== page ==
What can you do to avoid workplace injuries?

Knowing the risks of computer jobs is just half the battle, it is also important to educate yourself and your co-workers on how to avoid work related injuries.

The easiest thing you can do is take a break. Rest is important when doing a repetitive job. Step away from the computer and visit the water cooler, grab a coffee, go eat lunch outside in the sun, or just restock the printer with some new paper.

Take a look at our ergonomics blog to learn easy stretches for your back, neck, or hands. Learn some desk exercises you can do while at your workstation to keep your body strong and take your mind off work.

Additionally, you may want to consider requesting that your office administrator or human resources manager order special peripherals such as a trackball mouse or ergonomic keyboard.

OSHA suggests “adapting tasks, workstations, tools, and equipment to fit the worker to help reduce physical stress on a worker’s body and eliminate many potentially serious, disabling work-related musculoskeletal disorders (MSDs).”

Be sure your office consults with ergonomics experts to provide a safe work environment and check out Ergonomics Blog for some quick tips.


In conclusion

As long as you remain proactive about your health at work, you should be able to avoid many workplace injuries. If you do suffer from an injury, be sure to always consult with your doctor first.

Hopefully these ergonomics tips can help keep your workplace a safe work place. For more guidance on all work related health and safety issues, visit SolutionsNW.com or Contact Us for more information.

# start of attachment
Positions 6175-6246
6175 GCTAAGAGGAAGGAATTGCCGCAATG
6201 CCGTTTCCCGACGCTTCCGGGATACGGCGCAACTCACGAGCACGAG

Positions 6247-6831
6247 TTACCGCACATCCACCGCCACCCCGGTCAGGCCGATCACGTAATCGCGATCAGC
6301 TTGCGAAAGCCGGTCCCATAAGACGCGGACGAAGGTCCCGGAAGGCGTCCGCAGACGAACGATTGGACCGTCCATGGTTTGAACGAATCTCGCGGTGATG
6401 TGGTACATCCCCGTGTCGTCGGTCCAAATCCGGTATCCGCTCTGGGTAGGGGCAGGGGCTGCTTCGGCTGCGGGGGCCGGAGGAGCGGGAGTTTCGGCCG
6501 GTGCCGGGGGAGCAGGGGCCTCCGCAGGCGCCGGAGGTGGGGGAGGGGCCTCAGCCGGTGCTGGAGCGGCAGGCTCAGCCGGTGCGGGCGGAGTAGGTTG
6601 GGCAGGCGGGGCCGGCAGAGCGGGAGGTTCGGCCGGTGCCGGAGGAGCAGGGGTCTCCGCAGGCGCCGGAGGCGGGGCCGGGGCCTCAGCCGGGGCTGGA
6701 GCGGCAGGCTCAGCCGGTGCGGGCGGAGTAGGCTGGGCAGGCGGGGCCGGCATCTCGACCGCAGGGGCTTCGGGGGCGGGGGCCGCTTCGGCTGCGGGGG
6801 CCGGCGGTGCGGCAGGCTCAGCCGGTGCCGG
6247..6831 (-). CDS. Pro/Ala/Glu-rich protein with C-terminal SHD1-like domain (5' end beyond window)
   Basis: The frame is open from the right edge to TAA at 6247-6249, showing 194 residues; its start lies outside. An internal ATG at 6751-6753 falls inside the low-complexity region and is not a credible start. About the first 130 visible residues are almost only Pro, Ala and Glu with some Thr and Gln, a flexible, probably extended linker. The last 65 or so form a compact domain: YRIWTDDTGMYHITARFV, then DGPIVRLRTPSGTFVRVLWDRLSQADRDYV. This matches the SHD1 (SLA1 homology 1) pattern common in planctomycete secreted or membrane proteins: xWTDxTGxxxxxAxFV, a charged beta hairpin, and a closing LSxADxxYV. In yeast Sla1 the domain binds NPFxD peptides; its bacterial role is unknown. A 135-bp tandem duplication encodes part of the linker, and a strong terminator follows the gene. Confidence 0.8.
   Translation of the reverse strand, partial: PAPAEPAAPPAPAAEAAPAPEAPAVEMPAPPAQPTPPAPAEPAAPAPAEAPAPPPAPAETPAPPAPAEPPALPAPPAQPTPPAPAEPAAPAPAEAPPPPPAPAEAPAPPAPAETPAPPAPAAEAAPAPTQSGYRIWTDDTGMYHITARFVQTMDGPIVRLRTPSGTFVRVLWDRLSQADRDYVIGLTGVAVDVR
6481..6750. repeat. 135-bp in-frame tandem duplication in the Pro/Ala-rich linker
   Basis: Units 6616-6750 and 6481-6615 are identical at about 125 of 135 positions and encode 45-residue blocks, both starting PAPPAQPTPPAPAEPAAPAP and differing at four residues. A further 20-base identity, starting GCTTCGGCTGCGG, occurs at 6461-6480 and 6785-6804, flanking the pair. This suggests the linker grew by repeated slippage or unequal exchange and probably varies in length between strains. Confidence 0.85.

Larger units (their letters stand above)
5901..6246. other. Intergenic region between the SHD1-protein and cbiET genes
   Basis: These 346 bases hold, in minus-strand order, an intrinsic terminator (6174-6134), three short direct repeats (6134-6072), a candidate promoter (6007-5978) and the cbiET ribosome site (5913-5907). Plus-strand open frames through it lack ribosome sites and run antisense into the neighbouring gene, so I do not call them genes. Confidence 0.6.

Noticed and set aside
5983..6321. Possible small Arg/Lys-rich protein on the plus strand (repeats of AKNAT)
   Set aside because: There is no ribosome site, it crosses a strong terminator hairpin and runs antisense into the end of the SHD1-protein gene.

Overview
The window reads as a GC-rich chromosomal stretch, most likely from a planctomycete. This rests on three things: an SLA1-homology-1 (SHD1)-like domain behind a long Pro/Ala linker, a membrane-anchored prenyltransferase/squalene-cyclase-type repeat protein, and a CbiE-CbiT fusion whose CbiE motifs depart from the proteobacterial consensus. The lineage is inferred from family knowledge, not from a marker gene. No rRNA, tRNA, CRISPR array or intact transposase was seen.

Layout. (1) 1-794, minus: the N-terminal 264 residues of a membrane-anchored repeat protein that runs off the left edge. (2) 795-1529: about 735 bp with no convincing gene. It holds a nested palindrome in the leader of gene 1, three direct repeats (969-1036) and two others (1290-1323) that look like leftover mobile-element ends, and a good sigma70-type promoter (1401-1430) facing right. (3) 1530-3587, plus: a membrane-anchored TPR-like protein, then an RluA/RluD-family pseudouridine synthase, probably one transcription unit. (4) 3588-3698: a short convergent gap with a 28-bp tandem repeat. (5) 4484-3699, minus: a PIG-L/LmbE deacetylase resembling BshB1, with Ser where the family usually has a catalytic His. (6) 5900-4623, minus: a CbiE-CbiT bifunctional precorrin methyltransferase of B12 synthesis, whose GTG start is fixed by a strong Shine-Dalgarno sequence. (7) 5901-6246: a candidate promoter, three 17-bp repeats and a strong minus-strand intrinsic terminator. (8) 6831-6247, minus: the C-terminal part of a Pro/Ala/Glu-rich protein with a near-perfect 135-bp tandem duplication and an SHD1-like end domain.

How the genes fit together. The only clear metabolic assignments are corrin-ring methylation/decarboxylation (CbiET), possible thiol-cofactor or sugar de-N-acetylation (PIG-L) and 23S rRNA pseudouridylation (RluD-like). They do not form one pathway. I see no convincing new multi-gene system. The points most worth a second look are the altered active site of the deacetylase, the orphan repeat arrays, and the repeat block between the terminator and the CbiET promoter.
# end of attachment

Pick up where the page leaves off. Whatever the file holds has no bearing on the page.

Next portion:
Be sure to subscribe to our blog for more ergonomics tips from Solutions Northwest Inc., ergonomics consultants located in Washington State, Northern California, Oregon, Seattle, Olympia, Tacoma, and Portland.

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Ergonomics Tips: Work Safe While Pregnant

Ergonomics Tips: Work Safe While Pregnant

Post By: Celeste McLaughlin, Ergonomics Manager
Produced by: Solutions Northwest, Inc. (Ergonomics Experts serving Washington, Oregon, and California)

Ergonomics Tips: Work Safe While Pregnant

“About 75 percent of women in the workforce are of reproductive age, and more than half of new mothers are employed.” Workcare

While pregnancy is generally a joyful time, it can impact your safety outlook in the workplace. Considering that “more than half of new mothers are employed” according to Workcare, it is important to discuss any possible job hazards with your employer and educate yourself on what hazards to look out for and how to avoid workplace injury.

There are many temporary adjustments and additional precautions workers can take to stay safe when working while pregnant.

What are some of the workplace hazards to look out for?

As with all safety issues, it is important to always speak with your doctor. Additionally, you should never hesitate to speak to your workplace administrator or human resources department for assistance specific to your job tasks.

In general, occupational hazards and limits are set for non-pregnant workers and what is safe for you may not be safe for your unborn child. The Center for Disease Control (CDC) offers some examples to consider:

  • “Changes in your metabolism increase how quickly you absorb some chemicals (e.g. some metals).
  • Because of physical changes, the personal protective equipment that you could wear correctly before pregnancy may not fit properly, such as lab coats or respirators.
  • When pregnant, changes in your immune system, lung capacity, and even ligaments can alter your risk of injury or illness due to some workplace hazards.
  • A fetus might be more vulnerable to some chemicals because of its rapid growth and development, particularly early in pregnancy when its organs are developing.”
  • During pregnancy, women experience fluid retention, which may cause vulnerability to De Quervain’s tenosynovitis, which is an inflammation of the fluid-filled sheath that surrounds the tendon, especially if a repetitive job is involved. Outside of the workplace, new mothers experience wrist and thumb pain from lifting their baby or holding their baby’s head during feeding.